Novelis, the world’s largest aluminum recycler, showed Ford how it could afford the switch to higher-priced aluminum (adding about $750 per truck) by using recycled scrap instead of buying virgin aluminum mined from bauxite. Together they created an innovative supply chain that allows Ford to recover a big chunk of its aluminum costs by selling the scrap back to its suppliers and reusing it.
Phil Martens, a former Ford executive who is now chief executive of Atlanta-based Novelis, says the virtuous circle is a clever example of risk management. “Give us your scrap and that will turn into your product.”
The result is the world’s smartest all-purpose party starter. It stores food and drinks, sure. But it also touts a blender (“for vodkaritas,” Grepper offers), an LED lid light (“to see if you’re reaching for beer or Clamato juice”), a USB charger (“so nobody’s phone dies”), a Bluetooth speaker (for tunes) and big wheels designed to navigate many terrains (beach, parking lot). “I just want to make the coolest cooler out there,” says Grepper. Hence the name: Coolest Cooler.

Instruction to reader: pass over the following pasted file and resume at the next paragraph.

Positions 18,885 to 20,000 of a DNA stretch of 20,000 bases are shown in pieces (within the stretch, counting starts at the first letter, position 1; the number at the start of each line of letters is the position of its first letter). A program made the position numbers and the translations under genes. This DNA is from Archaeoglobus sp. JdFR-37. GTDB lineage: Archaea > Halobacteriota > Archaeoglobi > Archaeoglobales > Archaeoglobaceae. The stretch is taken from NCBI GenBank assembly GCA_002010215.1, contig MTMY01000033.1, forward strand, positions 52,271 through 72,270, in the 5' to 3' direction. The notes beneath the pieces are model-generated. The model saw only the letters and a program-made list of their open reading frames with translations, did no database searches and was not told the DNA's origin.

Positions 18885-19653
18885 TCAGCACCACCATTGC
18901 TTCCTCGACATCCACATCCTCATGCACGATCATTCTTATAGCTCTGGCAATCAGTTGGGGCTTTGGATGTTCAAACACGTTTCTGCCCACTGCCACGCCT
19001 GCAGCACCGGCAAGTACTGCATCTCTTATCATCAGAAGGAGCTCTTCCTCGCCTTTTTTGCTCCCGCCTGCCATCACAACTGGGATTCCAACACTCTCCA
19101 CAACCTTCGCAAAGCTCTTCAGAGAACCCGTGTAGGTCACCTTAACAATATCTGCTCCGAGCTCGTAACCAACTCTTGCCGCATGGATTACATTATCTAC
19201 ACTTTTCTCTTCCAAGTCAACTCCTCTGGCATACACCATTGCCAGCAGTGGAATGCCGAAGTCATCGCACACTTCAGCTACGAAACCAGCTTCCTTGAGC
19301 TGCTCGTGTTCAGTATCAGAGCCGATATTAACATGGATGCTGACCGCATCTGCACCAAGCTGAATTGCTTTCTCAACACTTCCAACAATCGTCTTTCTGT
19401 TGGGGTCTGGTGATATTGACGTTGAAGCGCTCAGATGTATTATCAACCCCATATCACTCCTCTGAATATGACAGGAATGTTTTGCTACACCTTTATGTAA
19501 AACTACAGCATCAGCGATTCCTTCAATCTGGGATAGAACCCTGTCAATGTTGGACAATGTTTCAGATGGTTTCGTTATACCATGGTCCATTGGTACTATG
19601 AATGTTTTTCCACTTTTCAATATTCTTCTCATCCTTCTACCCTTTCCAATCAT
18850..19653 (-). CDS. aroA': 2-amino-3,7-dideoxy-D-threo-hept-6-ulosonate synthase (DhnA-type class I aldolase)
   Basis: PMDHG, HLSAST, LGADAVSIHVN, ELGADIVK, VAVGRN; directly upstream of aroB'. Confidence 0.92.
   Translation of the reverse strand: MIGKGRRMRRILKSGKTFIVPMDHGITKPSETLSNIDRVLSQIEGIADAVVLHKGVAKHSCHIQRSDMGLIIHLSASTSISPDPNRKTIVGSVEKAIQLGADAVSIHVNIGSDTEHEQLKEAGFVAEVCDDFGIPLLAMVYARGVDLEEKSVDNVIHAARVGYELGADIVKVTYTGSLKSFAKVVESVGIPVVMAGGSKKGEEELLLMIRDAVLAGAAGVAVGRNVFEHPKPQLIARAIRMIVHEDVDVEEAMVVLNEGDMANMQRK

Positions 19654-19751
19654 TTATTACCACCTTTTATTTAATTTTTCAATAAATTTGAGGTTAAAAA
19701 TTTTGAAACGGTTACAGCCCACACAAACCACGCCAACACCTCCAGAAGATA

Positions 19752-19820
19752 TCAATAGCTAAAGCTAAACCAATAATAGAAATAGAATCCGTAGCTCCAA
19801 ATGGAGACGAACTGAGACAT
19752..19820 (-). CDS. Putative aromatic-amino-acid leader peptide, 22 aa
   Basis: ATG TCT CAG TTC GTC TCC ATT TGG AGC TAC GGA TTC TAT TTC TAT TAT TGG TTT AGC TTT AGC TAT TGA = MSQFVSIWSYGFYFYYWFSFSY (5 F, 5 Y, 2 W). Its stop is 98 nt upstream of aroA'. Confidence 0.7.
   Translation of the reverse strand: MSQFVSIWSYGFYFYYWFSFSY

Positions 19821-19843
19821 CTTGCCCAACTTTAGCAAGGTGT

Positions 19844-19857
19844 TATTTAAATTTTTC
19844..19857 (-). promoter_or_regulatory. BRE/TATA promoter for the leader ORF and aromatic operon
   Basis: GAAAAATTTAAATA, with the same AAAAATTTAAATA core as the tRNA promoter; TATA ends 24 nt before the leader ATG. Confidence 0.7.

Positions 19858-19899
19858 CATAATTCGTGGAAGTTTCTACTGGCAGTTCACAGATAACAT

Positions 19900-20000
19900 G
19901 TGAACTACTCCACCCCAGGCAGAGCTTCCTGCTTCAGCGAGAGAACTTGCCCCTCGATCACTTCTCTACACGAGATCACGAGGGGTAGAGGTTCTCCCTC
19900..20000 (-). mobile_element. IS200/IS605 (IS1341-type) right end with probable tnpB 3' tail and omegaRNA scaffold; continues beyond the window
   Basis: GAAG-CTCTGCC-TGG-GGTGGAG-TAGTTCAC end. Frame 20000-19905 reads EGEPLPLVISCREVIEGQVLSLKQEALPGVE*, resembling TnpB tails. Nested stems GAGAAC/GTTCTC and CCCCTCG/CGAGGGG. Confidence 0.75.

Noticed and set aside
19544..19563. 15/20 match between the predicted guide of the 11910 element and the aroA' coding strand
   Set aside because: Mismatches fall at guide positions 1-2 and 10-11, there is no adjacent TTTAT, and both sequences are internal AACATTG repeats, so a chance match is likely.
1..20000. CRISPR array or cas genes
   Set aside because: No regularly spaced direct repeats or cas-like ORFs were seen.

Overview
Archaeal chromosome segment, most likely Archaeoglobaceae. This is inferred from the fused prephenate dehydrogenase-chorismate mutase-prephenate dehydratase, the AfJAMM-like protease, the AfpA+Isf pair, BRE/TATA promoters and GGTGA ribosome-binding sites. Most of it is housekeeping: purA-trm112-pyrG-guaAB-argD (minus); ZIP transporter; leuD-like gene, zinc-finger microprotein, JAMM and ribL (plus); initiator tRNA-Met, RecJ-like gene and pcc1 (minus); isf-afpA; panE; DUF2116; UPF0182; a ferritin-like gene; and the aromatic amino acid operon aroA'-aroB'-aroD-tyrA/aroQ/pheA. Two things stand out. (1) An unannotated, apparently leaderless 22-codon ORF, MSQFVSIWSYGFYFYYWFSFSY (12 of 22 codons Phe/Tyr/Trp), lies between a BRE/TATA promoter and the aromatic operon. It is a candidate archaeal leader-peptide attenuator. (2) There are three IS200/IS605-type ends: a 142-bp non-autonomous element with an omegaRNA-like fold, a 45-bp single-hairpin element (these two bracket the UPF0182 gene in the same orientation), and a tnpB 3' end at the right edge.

The just announced Apple Watch will come in 6 alloy choices
The anodized aluminium is “ 60 per cent stronger than standard alloys. Yet it’s very light. Together with the Ion-X glass covering the display, it makes the Sport collection watches up to 30 per cent lighter than our stainless steel models. It’s also exceptionally pure, with a beautifully consistent appearance that’s difficult to achieve with traditional aluminium alloys.”
Designer Gadi Amit on the challenges in designing wearables in Bloomberg
“The variability is astounding. We have an office of 30 to 35 people, and with a simple measurement like the circumference of the wrist, we have a variability of 100 percent. The largest wrist is twice as large as the smallest wrist. The other element which is very difficult is that the technology pieces are still quite cumbersome. Batteries come in boxy shapes, screens come with sharp corners. Wielding these elements is an art.”
Lit Motors is a San Francisco startup developing a two-wheeled electric vehicle called the C-1. It looks like a motorcycle wrapped in a candy shell and rides like a car. The C-1 aims to fill the commuter sweet spot between bicycle and automobile. Lit founder Daniel Kim, 34, says the vehicle is scheduled to begin production later this year.